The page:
Agile Transformation in Practice: Part VII
Agile Transformation in Practice: Part VII
It is imperative to remember that Agile transformation is not something that is done purely for its own sake but in order to achieve tangible benefits.
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During enterprise Agile transformation, changes must be coached to carefully targeted organizational areas and with reference to good patterns and practices. It's important to have clear results in mind. Agile transformation is not something that is done purely for its own sake but in order to achieve tangible benefits.
This means that the success of the transformation initiative should be measured objectively. What we specifically care about, at all times, is the delivery of value. To this end, each change on the Transformation Backlog must be qualified in terms that include the intent and motivation for using it, along with the consequences that can be expected from its correct implementation. The hypothesis for implementing a change and for leveraging the relevant good patterns and practices can thereby be tested. Each change item in the Transformation Backlog is given acceptance criteria for verifying its successful adoption by a targeted party. The Transformation Rollout Team must consider two things: one, are these criteria being met and two, are the expected benefits to the organization also being realized?
Verification addresses the first of these.
For example, the pattern Limited WIP is often applied in response to unconstrained demand on a team. A suitable acceptance criterion, for coaching a change that involves this pattern to a certain team, might be a WIP limit of three. This should, therefore, be included in the Acceptance Criteria of the change item once it is placed on the Transformation Backlog.
The ability of the targeted Delivery Team to meet the Acceptance Criteria will be evaluated at least once every Transformation Heartbeat. Once a criterion has been demonstrably achieved to the satisfaction of the Transformation Rollout Team, then the criterion is deemed to have been met and the change item can be retired.
In the previous example, if the Rollout Team observes that a WIP limit of three is being consistently observed, they would be in a position to retire the change. Have the expected benefits to the organization materialized, though? Regardless of whether or not the expected Acceptance Criteria have been satisfied, we must gauge the utility of implementing it. The Rollout Team must, therefore, look for actionable metrics which can inform them if the Acceptance Criteria were indeed appropriate or if more work remains to be done by introducing further changes to the backlog.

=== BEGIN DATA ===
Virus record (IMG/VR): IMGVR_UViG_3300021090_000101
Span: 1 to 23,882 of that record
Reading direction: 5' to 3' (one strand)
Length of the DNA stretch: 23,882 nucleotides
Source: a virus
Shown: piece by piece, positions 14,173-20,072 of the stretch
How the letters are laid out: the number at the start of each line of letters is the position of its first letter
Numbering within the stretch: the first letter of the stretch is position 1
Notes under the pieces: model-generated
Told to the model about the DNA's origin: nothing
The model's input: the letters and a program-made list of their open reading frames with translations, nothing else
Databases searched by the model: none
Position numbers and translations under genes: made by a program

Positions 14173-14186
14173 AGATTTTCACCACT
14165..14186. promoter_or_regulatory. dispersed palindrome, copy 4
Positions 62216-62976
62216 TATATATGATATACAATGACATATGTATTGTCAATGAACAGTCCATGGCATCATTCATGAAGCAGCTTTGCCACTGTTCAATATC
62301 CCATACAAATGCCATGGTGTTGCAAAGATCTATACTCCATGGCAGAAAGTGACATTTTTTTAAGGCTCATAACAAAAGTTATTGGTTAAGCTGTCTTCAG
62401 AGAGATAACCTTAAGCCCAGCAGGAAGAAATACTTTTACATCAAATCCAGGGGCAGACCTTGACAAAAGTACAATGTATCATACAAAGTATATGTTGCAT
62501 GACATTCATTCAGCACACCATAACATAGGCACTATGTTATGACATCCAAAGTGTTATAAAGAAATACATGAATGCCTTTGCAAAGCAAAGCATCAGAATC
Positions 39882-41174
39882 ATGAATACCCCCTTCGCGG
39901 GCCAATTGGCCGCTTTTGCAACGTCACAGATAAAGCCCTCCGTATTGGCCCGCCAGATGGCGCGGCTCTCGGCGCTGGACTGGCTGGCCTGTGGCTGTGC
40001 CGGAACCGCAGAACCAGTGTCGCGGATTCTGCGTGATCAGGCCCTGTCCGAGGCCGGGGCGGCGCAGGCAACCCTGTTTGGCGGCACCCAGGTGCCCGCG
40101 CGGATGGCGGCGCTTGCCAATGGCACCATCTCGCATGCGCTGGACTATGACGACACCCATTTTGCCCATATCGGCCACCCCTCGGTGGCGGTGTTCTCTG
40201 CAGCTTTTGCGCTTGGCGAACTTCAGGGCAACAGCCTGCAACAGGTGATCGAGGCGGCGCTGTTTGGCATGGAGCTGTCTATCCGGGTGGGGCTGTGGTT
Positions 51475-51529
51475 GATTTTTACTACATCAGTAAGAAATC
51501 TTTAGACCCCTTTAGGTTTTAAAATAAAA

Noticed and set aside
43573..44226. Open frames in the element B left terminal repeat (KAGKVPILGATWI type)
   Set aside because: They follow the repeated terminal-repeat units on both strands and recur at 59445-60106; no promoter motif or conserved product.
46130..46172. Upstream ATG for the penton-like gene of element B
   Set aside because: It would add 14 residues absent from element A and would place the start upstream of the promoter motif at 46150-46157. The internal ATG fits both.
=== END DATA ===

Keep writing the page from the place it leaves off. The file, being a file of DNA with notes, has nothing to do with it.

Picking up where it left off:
Each change in the Transformation Backlog must have acceptance criteria for gauging its successful application. The Rollout Team will verify whether or not these criteria are being met, and must do so at least once every Transformation Heartbeat.
Regardless of whether or not the expected Acceptance Criteria have been satisfied, however, we must understand the usefulness of implementing it. Are the expected benefits to the organization being achieved? The Transformation Rollout Team must, therefore, look for actionable metrics which can inform them if the Acceptance Criteria were indeed appropriate, or if other work must be done if the desired benefits are to be achieved.
Suppose, for example, that a change involves the Limited WIP pattern. This pattern details the following consequences that can be expected from its implementation:
Value is delivered earlier.
There will be less stock-on-hand that will be subject to depreciation.
Throughput and forecasting will improve.
For projects, the risk of failing to meet a Sprint Goal will be reduced as less work is likely to remain in progress by the end of the iteration.
Any or all of these consequences might be used to define “actionable metrics” for gauging the successful application of a corresponding change in which WIP is limited. For example, if the Acceptance Criteria stipulated that WIP must be limited to three items and this was indeed verified, the change may then be retired. However, it does not necessarily follow that any of the above benefits were in fact realized. Measurements will need to be taken in order to find out. We need empirical evidence as to whether or not the value was delivered earlier, or depreciation was reduced, or throughput rose, or progress towards a goal was better controlled. These metrics will inform us of how successful the change was and to take further action accordingly.
Actionable metrics should be evaluated for every change that is currently in progress. This must occur at least once every Transformation Heartbeat. These metrics can then be used to revise the plan for applying the change and/or to make revisions to the Transformation Backlog.
Once its Acceptance Criteria are met, the change ought to be retired, irrespective of whether or not the hypothesized benefits are attained. The next change item will then be drawn from the backlog by the Transformation Rollout Team and actioned.
Note that if the expected benefits have not been realized for a specific change after retirement, then a new item is typically needed. It may appeal to different patterns or implement them in a different way with a different action plan and the Acceptance Criteria may need to be revised. The change will then be added to the Transformation Backlog and prioritized accordingly. This feedback loop, in which value and quality are subject to continuous improvement, is referred to as “Validated Learning.”
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